Aren’t most of us curious about what life after death would like? But, some powerful and affluent Silicon Valley techpreneurs are not interested in such measly answers. Instead, they’re more drawn to ditching on the plan of dying and further extending their lifespans to continue on their quest for global domination (and contributions to the futuristic technology world).
One of these individuals would have to be Google’s co-founder Sergey Brin (and of course, his partner in crime Larry Page), who both have invested heavily into their biotech subsidiary Calico Labs. Short for the California Life Company, this research, and development center was launched back in 2013, set up inMountain View itself with the primary objective of working on a long-term project to sort out the causes of aging and put an end to them. If the code of aging is hacked correctly, thermodynamically, then it means that we can definitely defer entropy indefinitely to become immortals.
Bill Maris, the founder of Google Ventures (now known as GV) is seen as the founder of the said research project, working on beating death by grabbing hold of the basics behind aging. Calico is currently engaging with a team of scientists from varied fields of medicine, drug development, molecular biology, genetics, and computational biology.
This startup has been operational for a good three odd years and is focused on building countermeasures for age-related diseases. It now has a team of around 100 research scientists and a host of exotic samples – yeast, DNA, worms, and naked mole rats (whose life span is three times the normal house mice). It has recently also partnered with C4 Therapeutics to advance the research on targeted protein degradation by about five years.
While Alphabet’s biotech division is already aggressively devoting time to find a cure for aging, others in the industry are also focused on achieving the same end goal – ‘end aging forever’. Tad Friend, staff writer at The New Yorker was recently present at the National Academy of Medicine’s Grand Challenge in Healthy Longevity in Las Vegas. Narrating an incident about Sergey Brin’s apprehensions with death, he quoted a story narrated by his girlfriend Nicole Shannon.
Nicole Shannon, for those unaware, is the founder and CEO of the patent management company ClearAccessIP. She will be working with the National Academy to streamline the process of filing their ground-breaking biotech patents. On stage at the event, Shannon took the time to address Alphabet’s ongoing anti-aging research and how Sergey responded to a remark about the same in a book he’s recently been catching up on. She said,
I’m here with my darling, Sergey,” she said, referring to her boyfriend, Sergey Brin, the co-founder of Google. “And he called me yesterday and said, ‘I’m reading this book, “Homo Deus,” and it says on page twenty-eight that I’m going to die.’ I said, ‘It says you, personally?’ He said, ‘Yes!’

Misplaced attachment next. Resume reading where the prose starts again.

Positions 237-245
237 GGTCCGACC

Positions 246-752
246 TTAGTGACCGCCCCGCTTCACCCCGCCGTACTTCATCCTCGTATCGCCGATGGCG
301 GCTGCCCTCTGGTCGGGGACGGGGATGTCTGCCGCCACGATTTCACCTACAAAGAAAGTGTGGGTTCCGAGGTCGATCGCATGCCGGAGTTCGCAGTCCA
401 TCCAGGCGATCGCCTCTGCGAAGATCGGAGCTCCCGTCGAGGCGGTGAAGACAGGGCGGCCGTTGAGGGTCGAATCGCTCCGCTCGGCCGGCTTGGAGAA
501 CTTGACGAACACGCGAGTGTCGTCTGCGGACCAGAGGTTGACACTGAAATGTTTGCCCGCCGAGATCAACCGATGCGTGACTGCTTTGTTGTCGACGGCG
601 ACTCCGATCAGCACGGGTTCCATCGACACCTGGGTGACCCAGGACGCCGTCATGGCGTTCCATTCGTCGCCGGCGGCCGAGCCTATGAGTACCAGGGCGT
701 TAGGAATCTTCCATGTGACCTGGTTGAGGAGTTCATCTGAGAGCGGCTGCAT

For those wondering, the book’s author Yuval Noah Harari shines a light on the company’s Calico biotech research labs and mentions something that no human would like to read. It states that Calico won’t be able to develop a cure to prevent aging in time to save both Google co-founders, Larry Page and Sergey Brin. This means their ambitions to remain immortal were crushed with just a handful of inscriptions in a book. But, they’re still heavily investing into ongoing research and are positive about the outcome — possibly only for themselves to begin with.
Presently, the biggest fear for these Silicon Valley magnates isn’t dying of an infection or failing in an entrepreneurial endeavor. They are more fearful of death itself, the slow process of aging, which we say is inevitable. Everyone life has to come to an end one day, said someone a long time ago. But, the amalgamation of technology and science has given the super rich “life extension community” some hope. The appeal is mesmerizing and these individuals are now trying to stay young and healthy indefinitely.
In addition to Google co-founders, other affluent individuals who’ve invested in accelerating efforts for the development of anti-aging solutions are Amazon founder Jeff Bezos, former PayPal co-founder Peter Thiel, and Oracle’s co-founder Larry Ellison. Bezos’ along with Bezos has poured in about $116 million in Unity Biotechnology, whereas Ellison directed over $335 million from his foundation’s grants to scientists working on deterring age and polio in 2013.
The progress is currently looking attractive, adding that glimmer of hope to the eyes of these affluent individuals. The biggest question (or worry) that definitely remains is whether scientists would be able to complete their research and attain a solution to aging in their lifetime. What are your opinions on the future of anti-aging solutions? Comment your thoughts down below.